By Rob Davies
PUBLISHED: 16:21 EST, 12 April 2013 | UPDATED: 03:38 EST, 13 April 2013 http://www.thisismoney.co.uk/
Tate & Lyle is facing a multi-million pound High Court lawsuit from Cambodian farmers, who claim the sugar giant knowingly profited from illegally seized land.
Lawyers acting for 200 villagers have accused Tate & Lyle of buying sugar from the Koh Kong Companies, despite being aware of allegations the Cambodian firm acquired its plantations unlawfully.
The Koh Kong Companies allegedly seized the land from villagers, who claim they were evicted by force after being subjected to ‘multiple instances of arson, theft and wrongful damage’.
Villagers also suffered the theft of their livestock, according to the claim, while a local activist named An In was murdered in 2007 while taking photographs of land being cleared for development. Koh Kong later converted the land to grow sugar cane and convert it to raw sugar for export to Tate & Lyle.
The first consignment of 10,000 tonnes of sugar, part of a five-year contract with Koh Kong, allegedly arrived at Tate & Lyle’s Silvertown refinery on the Thames in June 2010.
Tate & Lyle ‘knew that the villagers were the owners of the raw sugar or ought to have known given its position as a leading player in the sugar market’, the claim says.
The firm ‘wrongfully deprived’ the villagers of their property for its own benefit, according to the document.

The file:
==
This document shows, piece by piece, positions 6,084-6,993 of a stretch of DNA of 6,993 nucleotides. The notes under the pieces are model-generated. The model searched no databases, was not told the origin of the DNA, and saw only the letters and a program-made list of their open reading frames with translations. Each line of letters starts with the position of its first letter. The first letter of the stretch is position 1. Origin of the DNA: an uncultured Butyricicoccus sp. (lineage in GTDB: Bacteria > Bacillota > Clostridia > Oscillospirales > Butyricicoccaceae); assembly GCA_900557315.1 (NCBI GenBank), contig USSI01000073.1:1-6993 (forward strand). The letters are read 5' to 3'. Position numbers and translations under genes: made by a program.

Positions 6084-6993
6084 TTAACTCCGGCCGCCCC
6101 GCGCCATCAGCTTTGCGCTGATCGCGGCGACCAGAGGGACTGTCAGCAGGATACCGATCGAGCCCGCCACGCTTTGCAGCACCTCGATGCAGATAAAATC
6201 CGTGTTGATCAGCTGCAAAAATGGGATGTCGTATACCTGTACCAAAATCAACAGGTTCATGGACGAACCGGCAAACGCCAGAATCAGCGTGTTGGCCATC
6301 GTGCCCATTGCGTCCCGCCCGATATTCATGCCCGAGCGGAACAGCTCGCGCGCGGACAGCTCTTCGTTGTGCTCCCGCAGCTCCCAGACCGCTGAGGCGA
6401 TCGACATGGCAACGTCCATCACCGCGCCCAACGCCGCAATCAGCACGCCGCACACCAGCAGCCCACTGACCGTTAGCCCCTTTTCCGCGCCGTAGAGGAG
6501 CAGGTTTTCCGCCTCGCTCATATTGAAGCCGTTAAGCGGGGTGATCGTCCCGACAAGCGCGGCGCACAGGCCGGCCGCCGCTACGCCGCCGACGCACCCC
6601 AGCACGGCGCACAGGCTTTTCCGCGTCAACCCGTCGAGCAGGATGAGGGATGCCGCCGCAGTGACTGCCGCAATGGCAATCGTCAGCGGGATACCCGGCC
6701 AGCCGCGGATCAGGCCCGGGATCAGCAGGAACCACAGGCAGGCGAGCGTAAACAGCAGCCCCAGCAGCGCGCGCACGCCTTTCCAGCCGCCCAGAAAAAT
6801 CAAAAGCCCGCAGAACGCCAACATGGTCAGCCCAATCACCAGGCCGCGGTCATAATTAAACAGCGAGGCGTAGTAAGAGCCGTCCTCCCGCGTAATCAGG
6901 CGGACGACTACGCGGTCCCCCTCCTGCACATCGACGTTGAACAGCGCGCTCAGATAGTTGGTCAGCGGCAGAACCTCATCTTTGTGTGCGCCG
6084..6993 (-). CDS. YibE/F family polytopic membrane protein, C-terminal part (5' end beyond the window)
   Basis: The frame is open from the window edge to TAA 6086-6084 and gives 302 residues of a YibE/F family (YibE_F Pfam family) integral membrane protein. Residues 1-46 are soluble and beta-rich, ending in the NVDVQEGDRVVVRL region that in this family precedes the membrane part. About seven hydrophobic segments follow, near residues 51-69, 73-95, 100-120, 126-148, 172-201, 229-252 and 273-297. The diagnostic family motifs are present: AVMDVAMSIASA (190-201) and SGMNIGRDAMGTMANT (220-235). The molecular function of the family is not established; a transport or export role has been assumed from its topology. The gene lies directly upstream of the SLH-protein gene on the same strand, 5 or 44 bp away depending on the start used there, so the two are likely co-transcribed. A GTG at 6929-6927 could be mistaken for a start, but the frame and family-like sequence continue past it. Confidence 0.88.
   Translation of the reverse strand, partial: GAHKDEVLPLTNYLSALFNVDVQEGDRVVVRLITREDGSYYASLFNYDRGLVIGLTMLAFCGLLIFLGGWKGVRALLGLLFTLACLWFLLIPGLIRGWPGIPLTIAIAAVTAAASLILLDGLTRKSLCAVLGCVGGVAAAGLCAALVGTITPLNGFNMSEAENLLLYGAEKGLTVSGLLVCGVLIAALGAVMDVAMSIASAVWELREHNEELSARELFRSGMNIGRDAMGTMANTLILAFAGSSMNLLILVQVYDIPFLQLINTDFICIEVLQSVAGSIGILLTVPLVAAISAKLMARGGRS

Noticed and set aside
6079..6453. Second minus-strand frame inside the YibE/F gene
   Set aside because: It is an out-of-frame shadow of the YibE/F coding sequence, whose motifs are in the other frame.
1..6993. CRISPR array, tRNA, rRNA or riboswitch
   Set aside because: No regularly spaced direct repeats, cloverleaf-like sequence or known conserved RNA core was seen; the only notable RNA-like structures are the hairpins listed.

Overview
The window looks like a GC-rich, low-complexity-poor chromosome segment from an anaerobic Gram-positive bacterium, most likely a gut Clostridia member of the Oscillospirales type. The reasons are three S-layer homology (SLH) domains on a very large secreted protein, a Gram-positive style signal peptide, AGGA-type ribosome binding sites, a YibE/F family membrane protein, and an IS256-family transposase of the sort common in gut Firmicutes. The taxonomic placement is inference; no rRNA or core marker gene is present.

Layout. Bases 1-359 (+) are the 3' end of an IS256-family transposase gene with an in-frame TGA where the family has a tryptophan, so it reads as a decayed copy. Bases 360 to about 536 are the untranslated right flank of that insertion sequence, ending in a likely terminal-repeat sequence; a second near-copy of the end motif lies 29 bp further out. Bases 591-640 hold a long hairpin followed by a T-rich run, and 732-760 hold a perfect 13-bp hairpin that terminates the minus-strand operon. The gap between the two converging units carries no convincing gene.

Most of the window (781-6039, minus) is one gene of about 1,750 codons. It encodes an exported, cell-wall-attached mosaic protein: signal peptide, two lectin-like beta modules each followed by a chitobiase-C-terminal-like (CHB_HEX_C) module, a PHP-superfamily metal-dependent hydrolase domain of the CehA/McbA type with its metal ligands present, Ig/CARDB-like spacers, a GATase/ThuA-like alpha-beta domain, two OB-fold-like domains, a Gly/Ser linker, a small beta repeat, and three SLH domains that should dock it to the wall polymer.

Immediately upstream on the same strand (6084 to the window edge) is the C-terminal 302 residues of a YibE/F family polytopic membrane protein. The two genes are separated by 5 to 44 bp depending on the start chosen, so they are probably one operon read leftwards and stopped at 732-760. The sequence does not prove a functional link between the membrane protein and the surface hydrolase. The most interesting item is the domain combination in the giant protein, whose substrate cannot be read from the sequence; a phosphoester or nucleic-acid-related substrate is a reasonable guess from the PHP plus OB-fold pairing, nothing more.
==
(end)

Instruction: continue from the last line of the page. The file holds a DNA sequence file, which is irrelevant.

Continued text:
The Cambodians want Tate & Lyle (up 5p to 847p) to pay them for the consignments of sugar it has received from Koh Kong, claiming they are the rightful owners of anything produced on their land.
Their claim could be as high as £10million, based on estimates of the amount of sugar the land can produce, as well as damages and interest accrued on the proceeds of any sales.
The case was filed in the High Court against both Tate & Lyle plc and former subsidiary Tate & Lyle Sugars, sold to American Sugar Refining in 2010 in a £211million deal.
Tate & Lyle Sugars says the land was legally purchased by the Koh Kong Companies, but also acknowledges: ‘Land ownership in Cambodia is difficult to establish, due to the country’s evolving legal and political structures following the fall of the Khmer Rouge regime.’
Jones Day, the law firm acting for the villagers, declined to comment, as did Tate & Lyle plc. The firm has, in the past, been forced to deny that founder Sir Henry Tate made money from slavery, insisting he entered the industry after Britain abolished slavery.